Bob Berman offers a set of free fast play wargames rules for the Indian Mutiny, based on “a number of sources, including “From MacDuff to the Frontier” and “The Sword and the Flame.” They are designed for fast play, with all players on one side.”
Here are a set of houserules called Fields of Honor. I can’t tell whether they’re houserules FOR the Fields of Honor set, or a set of houserules BASED on Fields of Honor. I lean toward the latter. They look like a fairly complete set that bears more than a passing resemblance to the original Fields of Honor set published a decade or so ago by Pinnacle.
From the Godfather of wargaming, Jack Scruby, comes the Unbalanced Equality wargame. It first appeared in the November 1965 TableTop Talk magazine. Scruby writes:
An “unbalanced equality” war game is one in which the opposing forces are unequal in numbers and types of troops, but are equal in “combat ability”. In the 25mm Colonial armies we use for example (which is basically Natives versus trained regulars), we spent many hours work�ing up the “equality” of combat values, which had to be based not only on manpower, but on rifle-fire, melee and morale values, and artillery fire power. In the end, we arrived at a British force valued at 2900 points and a Native force (with a sprinkling of native regular infantry as the hard core) valued at 4400 points. Normally this would seem to give the Natives overwhelming strength, but in actuality considering the range of rifle fire and the firepower of the British infantry, it worked out very evenly.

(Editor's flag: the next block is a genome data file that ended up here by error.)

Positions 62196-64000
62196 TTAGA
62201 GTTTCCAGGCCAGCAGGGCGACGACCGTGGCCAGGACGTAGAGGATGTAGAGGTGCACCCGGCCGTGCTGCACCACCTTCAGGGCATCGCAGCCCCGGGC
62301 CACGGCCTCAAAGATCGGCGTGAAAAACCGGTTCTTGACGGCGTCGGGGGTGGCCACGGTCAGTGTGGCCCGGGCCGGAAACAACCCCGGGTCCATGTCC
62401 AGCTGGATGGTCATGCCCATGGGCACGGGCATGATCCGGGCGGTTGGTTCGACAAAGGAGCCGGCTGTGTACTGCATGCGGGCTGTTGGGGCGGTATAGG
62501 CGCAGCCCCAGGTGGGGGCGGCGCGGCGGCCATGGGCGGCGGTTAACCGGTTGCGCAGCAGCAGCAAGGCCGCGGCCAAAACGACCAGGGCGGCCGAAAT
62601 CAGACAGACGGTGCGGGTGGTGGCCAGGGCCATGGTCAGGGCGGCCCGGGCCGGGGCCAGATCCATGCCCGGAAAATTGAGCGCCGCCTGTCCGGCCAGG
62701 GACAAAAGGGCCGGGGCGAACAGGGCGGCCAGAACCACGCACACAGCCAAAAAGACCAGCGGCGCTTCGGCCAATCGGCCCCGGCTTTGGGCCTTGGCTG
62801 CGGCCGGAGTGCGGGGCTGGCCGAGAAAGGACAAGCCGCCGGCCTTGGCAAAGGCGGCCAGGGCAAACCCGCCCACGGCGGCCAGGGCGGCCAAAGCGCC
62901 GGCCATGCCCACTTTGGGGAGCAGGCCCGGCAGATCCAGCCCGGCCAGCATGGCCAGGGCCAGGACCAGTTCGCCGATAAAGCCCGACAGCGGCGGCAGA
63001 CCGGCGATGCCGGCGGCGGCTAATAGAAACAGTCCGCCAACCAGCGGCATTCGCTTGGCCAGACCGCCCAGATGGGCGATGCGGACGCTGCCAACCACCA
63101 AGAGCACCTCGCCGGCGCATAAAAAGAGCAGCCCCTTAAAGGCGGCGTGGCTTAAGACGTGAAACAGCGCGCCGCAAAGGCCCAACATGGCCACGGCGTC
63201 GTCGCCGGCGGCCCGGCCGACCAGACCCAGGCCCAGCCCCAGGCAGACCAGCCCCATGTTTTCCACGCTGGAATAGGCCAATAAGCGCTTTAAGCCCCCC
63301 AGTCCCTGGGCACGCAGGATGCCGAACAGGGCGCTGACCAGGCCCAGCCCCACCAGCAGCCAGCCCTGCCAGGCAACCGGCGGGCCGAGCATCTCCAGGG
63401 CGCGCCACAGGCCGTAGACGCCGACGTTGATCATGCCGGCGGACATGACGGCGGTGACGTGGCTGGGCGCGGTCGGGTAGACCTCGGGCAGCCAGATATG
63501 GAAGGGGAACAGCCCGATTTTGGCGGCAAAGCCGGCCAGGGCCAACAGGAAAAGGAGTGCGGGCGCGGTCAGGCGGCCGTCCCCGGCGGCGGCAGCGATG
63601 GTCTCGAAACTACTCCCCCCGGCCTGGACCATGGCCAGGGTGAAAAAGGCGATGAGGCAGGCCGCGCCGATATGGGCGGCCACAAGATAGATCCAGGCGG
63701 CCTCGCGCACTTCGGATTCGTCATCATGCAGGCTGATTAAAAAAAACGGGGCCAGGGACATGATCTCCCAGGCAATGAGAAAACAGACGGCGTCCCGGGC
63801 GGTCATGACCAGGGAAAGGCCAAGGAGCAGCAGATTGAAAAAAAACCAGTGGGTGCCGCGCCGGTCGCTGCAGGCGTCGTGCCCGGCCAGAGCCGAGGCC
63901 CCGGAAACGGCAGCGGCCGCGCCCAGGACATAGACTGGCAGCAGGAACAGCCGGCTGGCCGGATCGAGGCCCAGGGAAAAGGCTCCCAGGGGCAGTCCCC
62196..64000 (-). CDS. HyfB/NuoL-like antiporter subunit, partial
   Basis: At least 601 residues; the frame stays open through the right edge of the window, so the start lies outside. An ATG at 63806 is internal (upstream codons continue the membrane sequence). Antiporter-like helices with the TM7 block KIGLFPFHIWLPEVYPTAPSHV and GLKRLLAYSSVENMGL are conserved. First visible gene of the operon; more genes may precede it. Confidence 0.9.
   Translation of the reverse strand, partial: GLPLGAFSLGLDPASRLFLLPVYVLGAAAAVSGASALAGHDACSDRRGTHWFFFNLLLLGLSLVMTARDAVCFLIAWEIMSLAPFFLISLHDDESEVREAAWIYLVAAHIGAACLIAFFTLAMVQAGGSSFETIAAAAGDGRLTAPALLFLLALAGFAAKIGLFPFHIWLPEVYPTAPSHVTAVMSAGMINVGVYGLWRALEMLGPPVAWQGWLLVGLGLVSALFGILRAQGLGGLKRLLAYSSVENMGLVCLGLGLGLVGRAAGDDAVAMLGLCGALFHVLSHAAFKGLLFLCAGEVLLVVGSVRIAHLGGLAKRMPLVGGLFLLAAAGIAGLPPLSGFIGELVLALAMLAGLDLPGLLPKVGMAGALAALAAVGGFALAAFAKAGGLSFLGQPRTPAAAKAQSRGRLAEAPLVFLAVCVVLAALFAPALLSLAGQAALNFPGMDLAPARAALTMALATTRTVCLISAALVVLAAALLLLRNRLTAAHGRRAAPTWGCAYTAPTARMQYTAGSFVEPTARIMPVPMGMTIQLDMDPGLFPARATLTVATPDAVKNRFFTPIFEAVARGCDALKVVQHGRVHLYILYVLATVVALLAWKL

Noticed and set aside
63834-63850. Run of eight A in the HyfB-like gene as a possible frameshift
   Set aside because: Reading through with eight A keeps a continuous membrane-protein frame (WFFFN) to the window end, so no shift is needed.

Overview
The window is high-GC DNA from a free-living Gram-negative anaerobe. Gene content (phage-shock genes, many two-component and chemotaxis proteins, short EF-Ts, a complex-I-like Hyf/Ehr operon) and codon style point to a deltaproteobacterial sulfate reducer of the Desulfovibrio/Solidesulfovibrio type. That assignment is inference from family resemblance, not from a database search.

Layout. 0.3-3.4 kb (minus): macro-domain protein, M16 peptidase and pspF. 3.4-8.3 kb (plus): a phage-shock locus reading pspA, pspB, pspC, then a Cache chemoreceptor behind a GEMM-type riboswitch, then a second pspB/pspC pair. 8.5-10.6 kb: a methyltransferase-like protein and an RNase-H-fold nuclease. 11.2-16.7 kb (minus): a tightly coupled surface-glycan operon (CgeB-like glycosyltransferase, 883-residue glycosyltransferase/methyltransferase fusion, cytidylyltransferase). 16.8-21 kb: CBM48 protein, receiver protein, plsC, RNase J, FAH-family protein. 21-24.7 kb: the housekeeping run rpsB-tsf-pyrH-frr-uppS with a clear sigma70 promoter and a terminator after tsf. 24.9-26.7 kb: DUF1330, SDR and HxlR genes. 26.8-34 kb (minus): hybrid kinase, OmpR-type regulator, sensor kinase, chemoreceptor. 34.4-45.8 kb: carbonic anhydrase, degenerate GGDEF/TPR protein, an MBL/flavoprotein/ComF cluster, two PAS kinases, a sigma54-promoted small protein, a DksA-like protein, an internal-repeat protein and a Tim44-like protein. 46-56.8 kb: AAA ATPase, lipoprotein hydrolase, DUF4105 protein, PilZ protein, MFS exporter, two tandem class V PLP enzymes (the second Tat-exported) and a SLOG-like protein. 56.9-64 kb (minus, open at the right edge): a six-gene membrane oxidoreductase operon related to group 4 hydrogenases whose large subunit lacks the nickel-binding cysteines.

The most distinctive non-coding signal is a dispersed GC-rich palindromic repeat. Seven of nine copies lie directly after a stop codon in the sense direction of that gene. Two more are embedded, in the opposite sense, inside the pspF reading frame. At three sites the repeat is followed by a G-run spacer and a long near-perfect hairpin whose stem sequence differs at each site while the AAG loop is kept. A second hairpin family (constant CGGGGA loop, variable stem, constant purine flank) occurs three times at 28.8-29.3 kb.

The interesting part of the “unbalanced equality” war game is that each “general” in command must use different tactics for his force. The tac�tics used by the British commander cannot be used by the Native comman�der, and vise-versa. And if these tactics become too well known by each commander over a series of war games, one can always trade sides, or split up the forces to a half native-half regular army for each player for a few games.
Here’s a set of African Colonial wargames rules from the Godfather of American Wargaming, Jack Scruby.
Even if you don’t like the science fiction game, Warhammer turns out to be a pretty flexible system for playing other periods. Plus, it has the advantage of familiar mechanics and a built-in player base. So given that, its not surprising that it’s been extended to practically every period you can think of. Here’s a variant of Warhmamer 40K for colonial games in darkest Africa.